Sorry!! The article you are trying to read is not available now.
Thank you very much;
you're only a step away from
downloading your reports.

New Dollar Index, Same Old Problems

By

Different approaches to weights and compositions naturally produce different results.

PrintPRINT
Actual solutions have no substitutes. Consider the problem of, say, opening a jar in an environment other than one of those bizarre job interviews where the HR clown is looking for some answer involving you transforming yourself into a parakeet and flying the jar to some exotic locale where it will be opened by the local shaman. Your answer should be, "Twist the lid counterclockwise." End of story.

This parable is replete with meaning for indexation of all stripes. When the solution to a problem is unknown, answers proliferate. This is why we have equal-, price-, fundamental-, and capitalization-weighted indices for equities and numerous approaches to commodities, such as the S&P-Goldman Sachs and Dow Jones-UBS indices.

Currencies present an even worse problem. Consenting trading partners transact in a given currency; you buy Chinese goods to put on the shelves at Wal-Mart (NYSE:WMT) -- or for whoever has your Target (NYSE:TGT) credit card at the moment -- and you must sell dollars to buy yuan. You do not sell a dollar index; nor does an importer of American goods sell, say, euros to buy a dollar index. On the financial side of the transaction, you can borrow euro deposits and lend dollar deposits without ever transacting in actual goods, but why would you trouble yourself to borrow a weighted basket of currency deposits to lend into the dollar?

Different Approaches

The term "dollar index" generally defaults to the ICE dollar index (DXY) whose weights, as noted here recently in another context, have remained unchanged since 1973 even though the world has changed here and there. Bloomberg has constructed a 10-member family of currency indices whose weights are based on their correlations against one other (BCWI). It recently added a spot dollar index (BDXY) whose weights are based on trade flows and financial liquidity. These weights are recalculated annually and are presented below for the index' history since the end of 2004.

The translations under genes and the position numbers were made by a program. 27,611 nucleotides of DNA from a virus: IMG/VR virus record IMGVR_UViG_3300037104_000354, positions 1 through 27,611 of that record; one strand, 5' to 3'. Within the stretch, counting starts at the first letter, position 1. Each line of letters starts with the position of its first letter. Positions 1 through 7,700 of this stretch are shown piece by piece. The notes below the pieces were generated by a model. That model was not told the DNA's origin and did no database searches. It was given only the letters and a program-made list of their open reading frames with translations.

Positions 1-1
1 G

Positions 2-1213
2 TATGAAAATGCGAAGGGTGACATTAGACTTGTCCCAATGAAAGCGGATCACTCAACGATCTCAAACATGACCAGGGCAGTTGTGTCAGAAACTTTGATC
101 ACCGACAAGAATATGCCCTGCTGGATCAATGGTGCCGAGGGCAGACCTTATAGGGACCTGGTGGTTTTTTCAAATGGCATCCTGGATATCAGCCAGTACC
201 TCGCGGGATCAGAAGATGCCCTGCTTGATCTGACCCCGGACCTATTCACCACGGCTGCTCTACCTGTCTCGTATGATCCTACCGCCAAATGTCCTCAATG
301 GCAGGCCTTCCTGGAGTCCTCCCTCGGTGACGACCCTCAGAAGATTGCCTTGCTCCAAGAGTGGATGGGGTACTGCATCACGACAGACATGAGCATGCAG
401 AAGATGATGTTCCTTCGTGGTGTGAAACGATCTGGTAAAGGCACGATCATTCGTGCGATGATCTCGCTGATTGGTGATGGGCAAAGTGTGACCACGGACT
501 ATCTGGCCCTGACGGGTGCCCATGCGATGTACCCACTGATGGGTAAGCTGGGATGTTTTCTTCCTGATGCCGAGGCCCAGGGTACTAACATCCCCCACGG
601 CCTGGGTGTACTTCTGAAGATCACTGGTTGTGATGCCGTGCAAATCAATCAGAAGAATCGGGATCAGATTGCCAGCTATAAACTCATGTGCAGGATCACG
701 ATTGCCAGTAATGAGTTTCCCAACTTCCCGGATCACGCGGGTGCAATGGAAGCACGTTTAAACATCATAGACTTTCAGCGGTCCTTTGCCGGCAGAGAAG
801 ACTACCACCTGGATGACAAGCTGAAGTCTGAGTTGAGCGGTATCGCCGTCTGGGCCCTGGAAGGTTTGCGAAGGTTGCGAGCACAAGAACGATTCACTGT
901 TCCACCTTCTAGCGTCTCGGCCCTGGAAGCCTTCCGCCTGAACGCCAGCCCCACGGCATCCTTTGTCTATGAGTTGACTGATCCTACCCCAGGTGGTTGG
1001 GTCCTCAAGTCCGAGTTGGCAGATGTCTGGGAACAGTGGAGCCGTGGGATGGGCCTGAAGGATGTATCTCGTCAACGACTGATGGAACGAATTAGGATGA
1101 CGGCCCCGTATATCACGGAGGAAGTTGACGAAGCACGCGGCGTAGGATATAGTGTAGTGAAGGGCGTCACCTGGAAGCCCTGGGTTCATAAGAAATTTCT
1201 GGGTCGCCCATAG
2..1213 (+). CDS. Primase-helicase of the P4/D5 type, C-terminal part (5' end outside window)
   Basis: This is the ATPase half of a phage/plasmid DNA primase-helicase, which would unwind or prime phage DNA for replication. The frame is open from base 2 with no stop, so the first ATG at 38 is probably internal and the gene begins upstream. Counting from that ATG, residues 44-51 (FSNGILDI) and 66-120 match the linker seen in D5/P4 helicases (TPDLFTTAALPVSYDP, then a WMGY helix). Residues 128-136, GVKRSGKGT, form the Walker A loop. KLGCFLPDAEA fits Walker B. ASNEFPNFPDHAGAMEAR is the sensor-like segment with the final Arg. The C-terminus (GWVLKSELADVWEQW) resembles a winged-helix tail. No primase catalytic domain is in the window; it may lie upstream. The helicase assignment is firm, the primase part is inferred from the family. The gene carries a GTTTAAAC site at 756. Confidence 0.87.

A total of 20 currencies are considered for inclusion, of which 10 make the cut every year. This is why smaller currencies such as the Singapore and Taiwan dollars (SGD and TWD) or Swedish krona (SEK) make cameo appearances. If you have good eyesight and a high-resolution screen, you may also notice the yuan's weight is a constant 3%. This managed weight is done in response to the managed CNY; touché!

Performance Variance

These different weights and compositions naturally produce different results. While the BDXY advanced 2.08% between December 2004 and November 2013, the BCWI and DXY declined 4.00% and 0.21%, respectively. A map of the weighted variances for each currency using 2013 weights shows some very prominent differences between each currency's weighted returns in either the BCWI or DXY and the BDXY.



These different approaches will continue to produce different results. In addition, they will stimulate the creation of new and different indices. What should you do? To go back to my answer for commodity indexation, if you want to trade gold or crude oil, trade gold or crude oil; why add corn or cocoa into the mix? If you want to trade the euro or yen, trade the euro or yen. Real answers to real problems are simple when we allow them to be.
< Previous
  • 1
Next >
No positions in stocks mentioned.

The information on this website solely reflects the analysis of or opinion about the performance of securities and financial markets by the writers whose articles appear on the site. The views expressed by the writers are not necessarily the views of Minyanville Media, Inc. or members of its management. Nothing contained on the website is intended to constitute a recommendation or advice addressed to an individual investor or category of investors to purchase, sell or hold any security, or to take any action with respect to the prospective movement of the securities markets or to solicit the purchase or sale of any security. Any investment decisions must be made by the reader either individually or in consultation with his or her investment professional. Minyanville writers and staff may trade or hold positions in securities that are discussed in articles appearing on the website. Writers of articles are required to disclose whether they have a position in any stock or fund discussed in an article, but are not permitted to disclose the size or direction of the position. Nothing on this website is intended to solicit business of any kind for a writer's business or fund. Minyanville management and staff as well as contributing writers will not respond to emails or other communications requesting investment advice.

Copyright 2011 Minyanville Media, Inc. All Rights Reserved.

PrintPRINT
 
Featured Videos

WHAT'S POPULAR IN THE VILLE